Further Resources Link

HTML5 is a massive topic. Here are a few hand-picked links. Disclosure: the authors have their fingers in some of these pies.

About the Authors Link

Remy and Bruce are two developers who have been playing with HTML5 since Christmas 2008: experimenting, participating in the mailing list and generally trying to help shape the language as well as learn it.

Screenshot27

Bruce28 evangelizes Open Web Standards for Opera29. Remy30 is a developer, speaker, blogger and contributing author for jQuery Cookbook (O’Reilly). He runs his own Brighton-based development company called Left Logic, coding and writing about JavaScript, jQuery, HTML5, CSS, PHP, Perl and anything else he can get his hands on. Together, they are the authors of Introducing HTML531, the first full-length book on HTML5 (New Riders, July 2010).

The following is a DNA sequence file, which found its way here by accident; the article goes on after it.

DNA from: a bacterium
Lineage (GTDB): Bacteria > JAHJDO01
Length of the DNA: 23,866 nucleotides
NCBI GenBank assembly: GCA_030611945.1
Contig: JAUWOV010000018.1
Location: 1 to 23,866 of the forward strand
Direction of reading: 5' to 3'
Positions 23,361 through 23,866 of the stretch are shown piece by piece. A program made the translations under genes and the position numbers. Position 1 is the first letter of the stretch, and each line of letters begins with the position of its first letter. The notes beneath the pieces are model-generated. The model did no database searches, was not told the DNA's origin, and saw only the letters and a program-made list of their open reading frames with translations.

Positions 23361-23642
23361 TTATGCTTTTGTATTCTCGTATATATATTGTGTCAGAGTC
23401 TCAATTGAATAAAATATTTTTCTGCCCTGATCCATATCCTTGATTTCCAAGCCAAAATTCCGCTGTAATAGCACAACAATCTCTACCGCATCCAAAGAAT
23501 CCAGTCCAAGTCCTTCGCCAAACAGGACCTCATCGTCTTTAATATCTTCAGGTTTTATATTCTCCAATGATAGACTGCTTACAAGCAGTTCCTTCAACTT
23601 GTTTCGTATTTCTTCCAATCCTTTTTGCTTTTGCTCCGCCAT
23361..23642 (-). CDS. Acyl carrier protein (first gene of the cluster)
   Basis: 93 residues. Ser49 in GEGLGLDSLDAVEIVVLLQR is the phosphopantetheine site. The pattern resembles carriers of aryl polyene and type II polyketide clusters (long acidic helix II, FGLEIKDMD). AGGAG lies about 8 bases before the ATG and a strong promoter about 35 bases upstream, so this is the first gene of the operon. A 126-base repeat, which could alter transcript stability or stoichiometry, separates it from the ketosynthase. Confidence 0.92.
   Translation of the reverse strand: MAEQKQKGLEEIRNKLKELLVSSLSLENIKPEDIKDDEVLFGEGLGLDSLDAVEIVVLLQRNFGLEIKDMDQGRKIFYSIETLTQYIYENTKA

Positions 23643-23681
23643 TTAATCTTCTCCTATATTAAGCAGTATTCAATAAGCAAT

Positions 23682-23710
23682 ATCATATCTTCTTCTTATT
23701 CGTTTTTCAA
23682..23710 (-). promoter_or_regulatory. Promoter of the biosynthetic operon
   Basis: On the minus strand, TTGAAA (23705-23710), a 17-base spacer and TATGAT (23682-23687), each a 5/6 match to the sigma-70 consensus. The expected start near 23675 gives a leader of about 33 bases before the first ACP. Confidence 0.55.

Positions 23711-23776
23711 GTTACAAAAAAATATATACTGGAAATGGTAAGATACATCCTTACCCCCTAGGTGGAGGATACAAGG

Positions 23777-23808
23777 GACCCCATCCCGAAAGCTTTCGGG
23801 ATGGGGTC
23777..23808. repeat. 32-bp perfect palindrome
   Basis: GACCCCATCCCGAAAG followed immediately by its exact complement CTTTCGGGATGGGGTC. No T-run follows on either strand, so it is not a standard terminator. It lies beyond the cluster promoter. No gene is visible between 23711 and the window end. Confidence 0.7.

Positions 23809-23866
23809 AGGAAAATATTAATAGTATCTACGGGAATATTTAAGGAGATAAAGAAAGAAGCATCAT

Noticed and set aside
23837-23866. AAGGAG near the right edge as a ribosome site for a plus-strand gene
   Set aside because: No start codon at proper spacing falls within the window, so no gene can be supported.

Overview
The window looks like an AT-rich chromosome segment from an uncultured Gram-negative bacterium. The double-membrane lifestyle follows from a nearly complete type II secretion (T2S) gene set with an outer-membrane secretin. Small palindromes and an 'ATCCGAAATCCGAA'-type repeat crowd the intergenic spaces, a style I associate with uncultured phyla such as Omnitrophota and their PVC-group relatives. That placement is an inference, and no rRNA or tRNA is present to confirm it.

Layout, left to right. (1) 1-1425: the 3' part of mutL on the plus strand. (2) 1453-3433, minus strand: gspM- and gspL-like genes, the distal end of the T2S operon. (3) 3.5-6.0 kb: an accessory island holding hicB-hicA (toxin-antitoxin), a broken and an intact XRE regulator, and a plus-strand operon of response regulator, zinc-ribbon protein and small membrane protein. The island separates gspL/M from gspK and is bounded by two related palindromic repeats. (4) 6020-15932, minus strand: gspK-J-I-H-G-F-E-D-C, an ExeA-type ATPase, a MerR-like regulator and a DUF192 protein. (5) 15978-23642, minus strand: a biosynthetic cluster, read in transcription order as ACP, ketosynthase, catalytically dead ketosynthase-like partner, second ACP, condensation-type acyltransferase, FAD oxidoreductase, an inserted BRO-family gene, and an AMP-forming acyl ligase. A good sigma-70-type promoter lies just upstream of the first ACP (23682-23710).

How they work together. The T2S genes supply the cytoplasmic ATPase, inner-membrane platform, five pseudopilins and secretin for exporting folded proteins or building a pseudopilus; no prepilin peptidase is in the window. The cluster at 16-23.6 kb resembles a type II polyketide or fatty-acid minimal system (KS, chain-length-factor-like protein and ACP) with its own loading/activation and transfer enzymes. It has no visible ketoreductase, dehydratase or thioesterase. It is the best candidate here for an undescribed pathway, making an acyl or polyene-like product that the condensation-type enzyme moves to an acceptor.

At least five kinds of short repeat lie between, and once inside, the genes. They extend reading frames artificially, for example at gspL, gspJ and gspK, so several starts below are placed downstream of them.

(al)

Footnotes Link

  1. 1 http://www.w3.org/2004/04/webapps-cdf-ws/papers/opera.html
  2. 2 http://www.hixie.ch/specs/html/forms/web-forms
  3. 3 http://wiki.whatwg.org/wiki/FAQ#When_will_we_be_able_to_start_using_these_new_features.3F
  4. 4 http://www.html5patch.com/patches
  5. 5 http://excanvas.sourceforge.net/
  6. 6 http://en.wikipedia.org/wiki/Tag_soup
  7. 7 http://html5.validator.nu/
  8. 8 http://mathiasbynens.be/notes/xhtml5
  9. 9 http://www.wait-till-i.com/2005/06/21/six-javascript-features-we-do-not-need-any-longer/
  10. 10 http://www.mikeindustries.com/blog/sifr
  11. 11 http://camendesign.com/code/video_for_everybody
  12. 12 http://camendesign.com/code/video_for_everybody
  13. 13 http://www.whatwg.org/specs/web-apps/current-work/multipage/commands.html#devices
  14. 14 http://people.opera.com/brucel/demo/html5-forms-demo.html
  15. 15 http://dev.opera.com/articles/view/introduction-to-wai-aria/
  16. 16 http://en.wikipedia.org/wiki/Scalable_Vector_Graphics